L'Ombre de l'Olivier

The Shadow of the Olive Tree

being the maunderings of an Englishman on the Côte d'Azur

14 March 2007 Blog Home : March 2007 : Permalink

The Evil Empire

My fellow Englishman, the one with the castle, has found an excellent book to be published soon called "The Evil Empire, 101 Ways That England Ruined The World". I don't know what the 101 ways were but I can think of a few failings, such as a failure to terminate Karl Marx with extreme prejudice and, for that matter, coming up with the Fabian society and all the wishy washy socialism that has followed from it that I consider to have ruined the planet.

I'm not sure if he is serious about this or not but it has to be said that England has been far from perfect. It got its major start in world affairs thanks to piracy by people such as Sir Francis Drake and there are any number of other things that the English have done which are distinctly dodgy. Sir Isaac Newton nicking the calculus of Leibnitz for example, not to mention all those people who enriched themselves in India and the people who sacked entirely harmless nations like Ethiopia. I'm sure it is fairly simple for the author to find 101 bad things done by the English and many of them (e.g. the exploits of Drake or Newton) are things that we English are proud of because of the way they have bene spun by our historians and writers.

Indeed it isn't as if the concept of political spin is a new invention, arguably the best spinner of all times was Shakespeare who turned crude Tudor propaganda into art so well that thes days we fail to realize just how well he libeled people like Richard III.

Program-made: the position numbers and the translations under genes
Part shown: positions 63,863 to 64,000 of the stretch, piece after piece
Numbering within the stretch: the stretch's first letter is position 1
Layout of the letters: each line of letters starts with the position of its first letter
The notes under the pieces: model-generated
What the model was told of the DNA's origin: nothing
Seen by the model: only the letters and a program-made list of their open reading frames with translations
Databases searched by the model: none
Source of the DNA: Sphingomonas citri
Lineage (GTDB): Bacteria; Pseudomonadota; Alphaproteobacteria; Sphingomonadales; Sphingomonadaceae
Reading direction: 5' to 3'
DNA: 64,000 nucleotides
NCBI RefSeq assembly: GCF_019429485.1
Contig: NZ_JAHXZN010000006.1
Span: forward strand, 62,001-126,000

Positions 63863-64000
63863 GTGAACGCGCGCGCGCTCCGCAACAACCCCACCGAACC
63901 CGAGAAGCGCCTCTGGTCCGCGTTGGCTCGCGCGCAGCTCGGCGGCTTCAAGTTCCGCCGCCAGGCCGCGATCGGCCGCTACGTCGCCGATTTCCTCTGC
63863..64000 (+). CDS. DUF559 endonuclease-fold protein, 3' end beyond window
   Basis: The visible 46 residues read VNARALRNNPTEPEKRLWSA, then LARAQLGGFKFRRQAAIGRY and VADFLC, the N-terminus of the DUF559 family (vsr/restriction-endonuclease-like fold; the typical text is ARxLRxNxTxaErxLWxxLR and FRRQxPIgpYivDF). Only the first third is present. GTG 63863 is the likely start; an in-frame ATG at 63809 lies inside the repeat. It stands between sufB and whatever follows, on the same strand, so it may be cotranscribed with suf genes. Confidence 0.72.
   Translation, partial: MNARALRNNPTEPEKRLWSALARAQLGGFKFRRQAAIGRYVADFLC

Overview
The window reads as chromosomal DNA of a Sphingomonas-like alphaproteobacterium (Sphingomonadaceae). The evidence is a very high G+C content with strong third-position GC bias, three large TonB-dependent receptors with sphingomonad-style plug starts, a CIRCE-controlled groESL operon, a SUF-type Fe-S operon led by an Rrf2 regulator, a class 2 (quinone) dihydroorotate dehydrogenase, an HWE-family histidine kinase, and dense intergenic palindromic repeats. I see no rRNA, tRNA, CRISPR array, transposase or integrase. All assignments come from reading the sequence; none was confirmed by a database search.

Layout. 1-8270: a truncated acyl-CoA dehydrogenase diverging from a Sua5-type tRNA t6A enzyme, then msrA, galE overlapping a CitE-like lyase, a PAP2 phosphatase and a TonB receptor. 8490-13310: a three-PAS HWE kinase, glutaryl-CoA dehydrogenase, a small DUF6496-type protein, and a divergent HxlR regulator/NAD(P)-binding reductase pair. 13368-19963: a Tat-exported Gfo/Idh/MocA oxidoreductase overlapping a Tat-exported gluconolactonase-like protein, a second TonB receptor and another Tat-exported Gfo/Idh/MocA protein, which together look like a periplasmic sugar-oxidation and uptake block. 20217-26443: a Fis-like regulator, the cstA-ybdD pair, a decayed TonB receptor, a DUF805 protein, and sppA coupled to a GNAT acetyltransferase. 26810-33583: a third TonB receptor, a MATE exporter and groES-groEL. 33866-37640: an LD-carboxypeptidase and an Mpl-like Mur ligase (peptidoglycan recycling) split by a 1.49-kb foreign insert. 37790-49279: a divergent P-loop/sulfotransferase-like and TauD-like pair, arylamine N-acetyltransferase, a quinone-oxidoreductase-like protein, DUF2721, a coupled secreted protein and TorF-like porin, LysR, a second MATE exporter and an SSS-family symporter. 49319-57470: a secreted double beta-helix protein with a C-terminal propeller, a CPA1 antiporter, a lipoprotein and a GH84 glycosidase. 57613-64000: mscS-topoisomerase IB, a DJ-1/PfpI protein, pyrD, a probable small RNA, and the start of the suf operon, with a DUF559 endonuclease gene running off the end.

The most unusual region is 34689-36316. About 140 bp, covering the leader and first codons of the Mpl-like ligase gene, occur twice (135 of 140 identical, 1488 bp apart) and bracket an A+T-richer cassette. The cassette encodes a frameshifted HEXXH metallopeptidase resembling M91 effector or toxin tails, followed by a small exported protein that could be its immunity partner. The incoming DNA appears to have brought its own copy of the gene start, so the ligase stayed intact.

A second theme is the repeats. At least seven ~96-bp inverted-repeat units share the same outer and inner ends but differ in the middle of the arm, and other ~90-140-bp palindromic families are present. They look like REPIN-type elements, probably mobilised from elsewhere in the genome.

Yes the English are without doubt the secret master race in a way that should make any anti-semitic ranter change his mind about who really runs the world. After all by failing to deal properly with its revolting American colonies it allowed the US to become the current world leader, clearly a devious plot to let some other nation take the blame....

However despite all this I am proud to be associated with my English ancestors - even the upper class global oppressor ones.

I think that it is worth thinking what England added to the world. The first three are the concepts of toleration, the rule of law applying to all equally and the inviolability of property rights. I agree that all three have been frequently breached by the English when it suited them but the concept that everyone from the King down has the same rights and responsibilities, and the right to their own thoughts and beliefs, were first codified in England to our great advantage.

While it was Italian, Dutch and Jewish financiers who got most of the basics of finance, insurance, stock markets, etc. going it was London that took their ideas and made them work better, based as a general rule on the previously mentioned core foundation of law and property. And England (with some Scottish assistance) certainly did most of the spade work in economics - even though some of the name (Ricardo) don't sound very English. To a great extent the English pioneered free trade and the same goes for both the industrial and possibly more importantly agricultural revolutions. Together free trade and these two revolutions moved humanity definitively away from the hand to moouth subsistence lifestyle which was the how the majority of people have lived.

Of course as a result we created slums, but we also created the concepts of hygeine and public sanitation and numerous inventions in these fields from the flush toilet to vaccinations and the statistical tools to help identifiy the causes of killers such as cholera.

I could go on. I shall merely note that almost all sports in the world first had their rules codified by the English (baseall and basketball being I believe the most prominent exceptions). If you think sport is bad then perhaps this belongs in the negative column, I perfer to put it in the positive one.

I despise l'Escroc and Vile Pin